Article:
Mon. Apr 15th, 2024

Want An Unconquerable Mind? Try Stoic Philosophy

Members of a brainy movement across the pond are reviving ancient stoic thought and coupling it with modern psychology to strengthen mental resilience. Their ideas hold fascinating promise for business and government leaders tackling global problems in a turbulent, post-recession slump.

This week, leaders of the movement sponsored what they dubbed “Stoic Week,” showcasing how emperors and warriors of bygone eras offer compelling, timeless principles that today’s leaders can use to remain calm in the throes of adversity—or in the midst of wild success.

Conde Nast CEO Jonathan Newhouse swears stoic philosophy is key to his inner stability amidst industries heavily focused on external appearance. Former Vancouver mayor Sam Sullivan says stoicism empowered him out of depression after a skiing accident left him quadriplegic. Former president Bill Clinton (who indulged in some rather un-stoic passions) reportedly sought stoic wisdom throughout his presidency.

Prominent business thinker Nassim Nicholas Taleb praises stoic philosophy in his Antifragile: Things That Gain from Disorder, a book that Stoic Week organizer Donald Robertson says nudged many curious readers toward stoicism. Robertson, a Scottish-born therapist and classics enthusiast, led workshops on psychological resilience for managers at oil giant Shell called “How to think like a Roman Emperor,” based on the life of stoic philosopher-king Marcus Aurelius. Aurelius’ life embodied these five core stoic ideals:

1. Immediately Recognize What Is Out Of Your Control.

A stoic leader realizes that only his thoughts and intentions are truly within his sphere of control; everything else is ultimately uncontrollable.

“Anyone in a leadership role must come to terms quickly with the paradox of their position: that leaders must wield power but that often so much that happens lies outside of their control,” Robertson told Forbes. “How do we accept the limits of our power without slumping into passivity?”

Robertson said people sometimes confuse stoicism with submissiveness, but calls this “a very superficial misunderstanding.” Students of ancient stoicism tended to be sons from wealthy, cosmopolitan families. Many went on to rule empires or advise great leaders in commerce and war.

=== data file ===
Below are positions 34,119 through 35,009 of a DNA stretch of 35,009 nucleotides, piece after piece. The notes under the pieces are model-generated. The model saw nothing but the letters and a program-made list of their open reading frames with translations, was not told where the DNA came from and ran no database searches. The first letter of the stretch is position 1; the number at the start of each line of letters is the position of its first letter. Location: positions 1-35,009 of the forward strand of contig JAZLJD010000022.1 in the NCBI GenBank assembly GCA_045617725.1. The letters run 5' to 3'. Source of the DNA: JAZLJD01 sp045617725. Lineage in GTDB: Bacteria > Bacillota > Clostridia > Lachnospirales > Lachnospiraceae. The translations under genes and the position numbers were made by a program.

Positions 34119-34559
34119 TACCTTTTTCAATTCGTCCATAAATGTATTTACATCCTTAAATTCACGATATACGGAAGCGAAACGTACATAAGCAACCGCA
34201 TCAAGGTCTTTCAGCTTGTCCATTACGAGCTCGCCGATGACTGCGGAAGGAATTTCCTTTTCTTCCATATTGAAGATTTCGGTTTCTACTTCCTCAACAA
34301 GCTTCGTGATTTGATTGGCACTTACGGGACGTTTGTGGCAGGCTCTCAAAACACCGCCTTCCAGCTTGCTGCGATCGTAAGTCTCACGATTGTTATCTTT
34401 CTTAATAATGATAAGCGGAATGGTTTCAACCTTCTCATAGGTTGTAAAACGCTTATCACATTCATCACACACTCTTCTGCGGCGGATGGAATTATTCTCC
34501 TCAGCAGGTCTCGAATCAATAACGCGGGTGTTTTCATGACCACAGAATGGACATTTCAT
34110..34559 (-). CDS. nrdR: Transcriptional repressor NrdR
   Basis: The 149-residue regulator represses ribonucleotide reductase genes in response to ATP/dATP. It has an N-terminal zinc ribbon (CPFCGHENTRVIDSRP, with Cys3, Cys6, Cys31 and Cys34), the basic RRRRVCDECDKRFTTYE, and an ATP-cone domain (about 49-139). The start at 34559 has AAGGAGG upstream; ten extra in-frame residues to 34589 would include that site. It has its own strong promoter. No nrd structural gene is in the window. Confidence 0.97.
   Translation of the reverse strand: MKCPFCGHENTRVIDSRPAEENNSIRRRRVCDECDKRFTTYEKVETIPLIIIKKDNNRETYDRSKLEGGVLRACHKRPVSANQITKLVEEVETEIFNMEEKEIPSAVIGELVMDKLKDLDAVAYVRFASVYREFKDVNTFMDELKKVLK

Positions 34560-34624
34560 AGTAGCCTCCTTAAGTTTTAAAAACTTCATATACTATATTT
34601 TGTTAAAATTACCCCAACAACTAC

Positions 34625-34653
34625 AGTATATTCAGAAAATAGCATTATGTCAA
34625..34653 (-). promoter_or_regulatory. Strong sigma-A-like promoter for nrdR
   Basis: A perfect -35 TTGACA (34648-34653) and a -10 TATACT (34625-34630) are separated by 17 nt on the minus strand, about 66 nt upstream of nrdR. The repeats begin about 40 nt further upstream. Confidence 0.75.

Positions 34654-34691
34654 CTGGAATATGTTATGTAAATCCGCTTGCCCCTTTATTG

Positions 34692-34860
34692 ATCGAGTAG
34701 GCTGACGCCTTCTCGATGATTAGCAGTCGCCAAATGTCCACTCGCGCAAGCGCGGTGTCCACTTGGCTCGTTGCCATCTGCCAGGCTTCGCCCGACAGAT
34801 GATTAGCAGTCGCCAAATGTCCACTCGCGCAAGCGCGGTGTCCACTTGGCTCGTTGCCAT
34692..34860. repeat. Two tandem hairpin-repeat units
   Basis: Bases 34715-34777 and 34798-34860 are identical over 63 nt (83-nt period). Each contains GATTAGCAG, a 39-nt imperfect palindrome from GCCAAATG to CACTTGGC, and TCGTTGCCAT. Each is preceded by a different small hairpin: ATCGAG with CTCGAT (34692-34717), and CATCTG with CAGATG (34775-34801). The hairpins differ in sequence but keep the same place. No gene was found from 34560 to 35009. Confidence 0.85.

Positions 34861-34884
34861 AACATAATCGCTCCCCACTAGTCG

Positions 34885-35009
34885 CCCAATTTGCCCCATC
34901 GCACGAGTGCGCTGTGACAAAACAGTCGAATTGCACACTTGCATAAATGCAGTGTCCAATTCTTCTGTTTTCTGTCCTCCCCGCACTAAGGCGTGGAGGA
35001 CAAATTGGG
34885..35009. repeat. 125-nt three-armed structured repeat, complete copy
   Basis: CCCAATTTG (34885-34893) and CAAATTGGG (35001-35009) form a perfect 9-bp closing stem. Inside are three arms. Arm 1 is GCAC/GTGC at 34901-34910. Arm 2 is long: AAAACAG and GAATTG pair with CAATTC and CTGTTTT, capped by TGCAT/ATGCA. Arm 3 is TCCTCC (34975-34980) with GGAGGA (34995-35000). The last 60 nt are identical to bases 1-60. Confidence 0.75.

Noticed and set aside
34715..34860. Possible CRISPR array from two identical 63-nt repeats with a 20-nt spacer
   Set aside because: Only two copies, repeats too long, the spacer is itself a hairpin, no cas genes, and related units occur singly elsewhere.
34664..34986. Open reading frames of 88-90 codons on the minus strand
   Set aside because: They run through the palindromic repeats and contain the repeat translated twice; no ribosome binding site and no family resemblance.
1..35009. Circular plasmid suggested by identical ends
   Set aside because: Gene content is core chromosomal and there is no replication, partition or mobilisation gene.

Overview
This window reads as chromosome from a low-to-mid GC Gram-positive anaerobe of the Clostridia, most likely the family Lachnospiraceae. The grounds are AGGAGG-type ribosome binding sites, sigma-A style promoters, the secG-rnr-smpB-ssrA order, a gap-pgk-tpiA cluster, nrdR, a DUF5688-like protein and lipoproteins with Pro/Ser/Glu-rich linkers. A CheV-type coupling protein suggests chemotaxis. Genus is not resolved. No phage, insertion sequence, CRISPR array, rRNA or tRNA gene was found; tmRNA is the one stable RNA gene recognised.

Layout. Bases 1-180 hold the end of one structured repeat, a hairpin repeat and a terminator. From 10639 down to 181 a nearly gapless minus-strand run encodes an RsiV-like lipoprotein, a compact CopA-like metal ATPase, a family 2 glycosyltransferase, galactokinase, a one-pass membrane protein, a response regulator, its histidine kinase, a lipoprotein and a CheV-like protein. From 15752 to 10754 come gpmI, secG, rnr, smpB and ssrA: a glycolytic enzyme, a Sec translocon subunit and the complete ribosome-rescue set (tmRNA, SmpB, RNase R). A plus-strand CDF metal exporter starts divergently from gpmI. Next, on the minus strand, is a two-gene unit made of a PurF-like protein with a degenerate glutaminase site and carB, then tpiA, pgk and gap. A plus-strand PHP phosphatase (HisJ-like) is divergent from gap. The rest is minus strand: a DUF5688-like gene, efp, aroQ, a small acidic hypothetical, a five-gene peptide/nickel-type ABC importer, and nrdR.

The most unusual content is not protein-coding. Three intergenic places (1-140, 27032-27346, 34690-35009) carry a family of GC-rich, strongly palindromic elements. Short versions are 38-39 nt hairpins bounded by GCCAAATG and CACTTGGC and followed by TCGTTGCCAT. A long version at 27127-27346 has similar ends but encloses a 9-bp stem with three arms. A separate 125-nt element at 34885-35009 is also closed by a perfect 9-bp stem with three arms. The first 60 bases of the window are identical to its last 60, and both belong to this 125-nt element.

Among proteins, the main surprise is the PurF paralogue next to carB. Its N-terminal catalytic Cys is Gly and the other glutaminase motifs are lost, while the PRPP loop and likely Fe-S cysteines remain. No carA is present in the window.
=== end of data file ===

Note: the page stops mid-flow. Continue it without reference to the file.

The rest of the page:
“Can you point to a single historical stoic who sat on his hands?” quips Robertson, whose forthcoming book, Stoicism and the Art of Happiness: A Teach Yourself Guide, is due early next year. “It’s just not in the nature of their philosophy to be doormats or stay-at-home types.”

Robertson gave an analogy by Cato of Utica that a stoic is like an archer who diligently and confidently notches his arrow and draws his bow but must accept that once his arrow has flown it could be blown off course or its target could move.

Stoic managers take great pains to aim well but must accept what happens with total equanimity.

2. Fear, Anger And Other Emotions Are Personal Choices, Regardless Of Outer Circumstances.  

Formal portrait of Rear Adm. James Stockdale i...

Rear Adm. James Stockdale, stoic Navy pilot

In a Harvard Business Review article called “Building Resilience,” psychologist Martin Seligman from the University of Pennsylvania discusses his concept of “learned helplessness,” when people subjected to stressful environments eventually collapse into complete passivity. Learned helplessness is the antithesis of stoic belief in inner power.

Trapped in a Vietnamese torture camp, American James Stockdale’s antagonizers wrenched his shoulders from their sockets, shattered his leg twice and broke his back. Shot down from his Navy plane, Stockdale’s captors held him seven years: more than four years in solitary confinement and two years shackled in irons.

Though his body lay captive in Hanoi prison cells, Stockdale later recounted that his mind was free and his spirit unbroken. Through clandestine channels, Stockdale, a high-ranking officer, maintained chain of command among his fellow captured pilots—75 initially, growing to more than 460—issuing orders and boosting morale. Released at war’s end, Stockdale later won the Medal of Honor, the military’s highest award, and served as president of the Naval War College.

Before his capture, Stockdale mentally bulwarked himself for hardship after graduate studies at Stanford University, where a philosophy professor introduced him to the stoics, particularly Epictetus.

“Epictetus was telling his students that there can be no such thing as being the ‘victim’ of another,” Stockdale later wrote. “You can only be a ‘victim’ of yourself. It’s all in how you discipline your mind.”

A stoic manager understands that no matter what chaotic circumstances surround her, she has total power over her own emotions and the richness of her inner life.

3. Live A Life Centered On Principles, Not Wealth, Awards, Family or Power.